Moody’s Investors Services has downgraded the servicer quality (SQ) ratings of JPMorgan Chase and Chase Home Finance. The collective ratings in question are as primary servicer of prime residential mortgage loans from  ' SQ1 ' to ' SQ2 ’, and as primary servicer of subprime residential mortgage loans from SQ1 to SQ2. Both will remain on review for possible further downgrade.

A Moody’s press releases stated that the basis of the downgrades were the deterioration of both the company’s collection metrics as well as foreclosure timeline metrics relative to its peers. Another major consideration was the “ongoing operational challenges associated with the regulatory environment”.

These ratings will remain on review for possible further downgrade by Moody’s analysts due to “deficiencies in Chase’s foreclosure process”.

As a result of these actions, Chase’s collections assessments were lowered to above average from strong by the ratings firm, as was its assessment for servicing stability. Moody’s analysts believe this reflects Chase’s persistent operational challenges resulting from regulatory scrutiny and the vast amount of defaulted loans.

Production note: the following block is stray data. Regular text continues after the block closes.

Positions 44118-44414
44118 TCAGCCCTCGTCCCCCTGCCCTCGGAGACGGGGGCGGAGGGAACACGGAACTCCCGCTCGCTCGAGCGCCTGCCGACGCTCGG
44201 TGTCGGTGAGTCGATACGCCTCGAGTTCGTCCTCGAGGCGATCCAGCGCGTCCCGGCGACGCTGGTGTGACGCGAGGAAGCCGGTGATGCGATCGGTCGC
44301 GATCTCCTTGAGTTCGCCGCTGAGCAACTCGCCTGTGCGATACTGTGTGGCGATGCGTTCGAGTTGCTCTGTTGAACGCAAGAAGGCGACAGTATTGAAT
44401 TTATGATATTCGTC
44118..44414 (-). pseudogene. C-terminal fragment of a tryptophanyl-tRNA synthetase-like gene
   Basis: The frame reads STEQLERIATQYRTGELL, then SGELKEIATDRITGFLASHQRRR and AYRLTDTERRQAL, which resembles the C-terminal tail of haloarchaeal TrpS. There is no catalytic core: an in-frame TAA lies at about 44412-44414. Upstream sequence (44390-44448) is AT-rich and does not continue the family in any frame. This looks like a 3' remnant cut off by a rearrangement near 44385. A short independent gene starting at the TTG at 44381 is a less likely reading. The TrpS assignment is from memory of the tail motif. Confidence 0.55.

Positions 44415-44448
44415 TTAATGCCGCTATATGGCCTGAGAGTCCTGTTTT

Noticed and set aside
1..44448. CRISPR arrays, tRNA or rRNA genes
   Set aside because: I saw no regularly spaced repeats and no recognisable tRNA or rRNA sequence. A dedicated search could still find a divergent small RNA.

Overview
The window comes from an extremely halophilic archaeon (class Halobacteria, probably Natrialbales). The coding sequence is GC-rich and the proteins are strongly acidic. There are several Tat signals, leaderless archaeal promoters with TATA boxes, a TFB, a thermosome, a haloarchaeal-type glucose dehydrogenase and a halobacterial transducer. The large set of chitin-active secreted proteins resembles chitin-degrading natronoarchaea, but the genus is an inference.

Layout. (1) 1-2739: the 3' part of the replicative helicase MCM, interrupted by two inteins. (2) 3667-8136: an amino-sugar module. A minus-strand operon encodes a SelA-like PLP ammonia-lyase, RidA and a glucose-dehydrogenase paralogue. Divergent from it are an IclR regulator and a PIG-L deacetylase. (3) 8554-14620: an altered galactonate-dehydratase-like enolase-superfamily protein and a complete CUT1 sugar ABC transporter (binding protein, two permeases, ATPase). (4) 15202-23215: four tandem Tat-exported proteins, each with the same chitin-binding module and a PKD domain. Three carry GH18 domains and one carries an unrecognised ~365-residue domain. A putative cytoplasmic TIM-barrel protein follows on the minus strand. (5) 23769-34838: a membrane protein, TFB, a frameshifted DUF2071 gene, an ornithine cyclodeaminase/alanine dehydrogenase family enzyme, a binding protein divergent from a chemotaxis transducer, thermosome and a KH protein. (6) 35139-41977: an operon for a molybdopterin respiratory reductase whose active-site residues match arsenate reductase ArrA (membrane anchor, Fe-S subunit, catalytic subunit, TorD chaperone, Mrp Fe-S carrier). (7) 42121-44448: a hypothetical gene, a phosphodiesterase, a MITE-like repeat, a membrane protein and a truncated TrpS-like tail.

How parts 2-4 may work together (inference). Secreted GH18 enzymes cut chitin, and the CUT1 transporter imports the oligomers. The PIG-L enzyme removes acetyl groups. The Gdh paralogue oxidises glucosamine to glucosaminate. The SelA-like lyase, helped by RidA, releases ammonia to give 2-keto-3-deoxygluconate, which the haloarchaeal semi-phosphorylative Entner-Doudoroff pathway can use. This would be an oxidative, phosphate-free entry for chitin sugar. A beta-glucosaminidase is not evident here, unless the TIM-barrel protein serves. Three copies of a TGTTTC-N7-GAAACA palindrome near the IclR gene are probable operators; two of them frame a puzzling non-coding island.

The firm’s assessments for loss mitigation remain at above average, while its foreclosure timeline management for prime and subprime SQ ratings stayed at average, according to the release.

Currently, Moody’s rates its parent company, JPMorgan Chase & Co. at ‘Aa3’ on negative outlook, while its subsidiary JPMorgan Chase Bank received a rating of ‘Aa1’ on negative outlook.

According to the release, as of March 2011, Chase’s servicing portfolio totaled about 8.3 million loans, with an unpaid principal balance of about $1.19 trillion.

Moody’s stated that its SQ ratings “represent its view of a servicer’s ability to prevent or mitigate asset pool losses across changing markets.”

The most recent ratings action taken by Moody’s for Chase was on September 29, 2010, when the ratings firm placed all Chase SQ ratings on review for possible downgrade as a result of issues in its foreclosure processes and performance metrics.

Last week, Moody’s also placed Ocwen Loan Servicing on review for possible downgrade as a primary servicer of subprime residential mortgage loans and as a special servicer of residential mortgage loans.

The ratings firm attributed this action to potential integration issues resulting from Ocwen’s recent acquisition of Litton Loan Servicing and its approximately $41.2 billion servicing portfolio.

As of May 31, Ocwen’s servicing portfolio totaled about 450,000 loans with an unpaid balance of about $69.4 billion.

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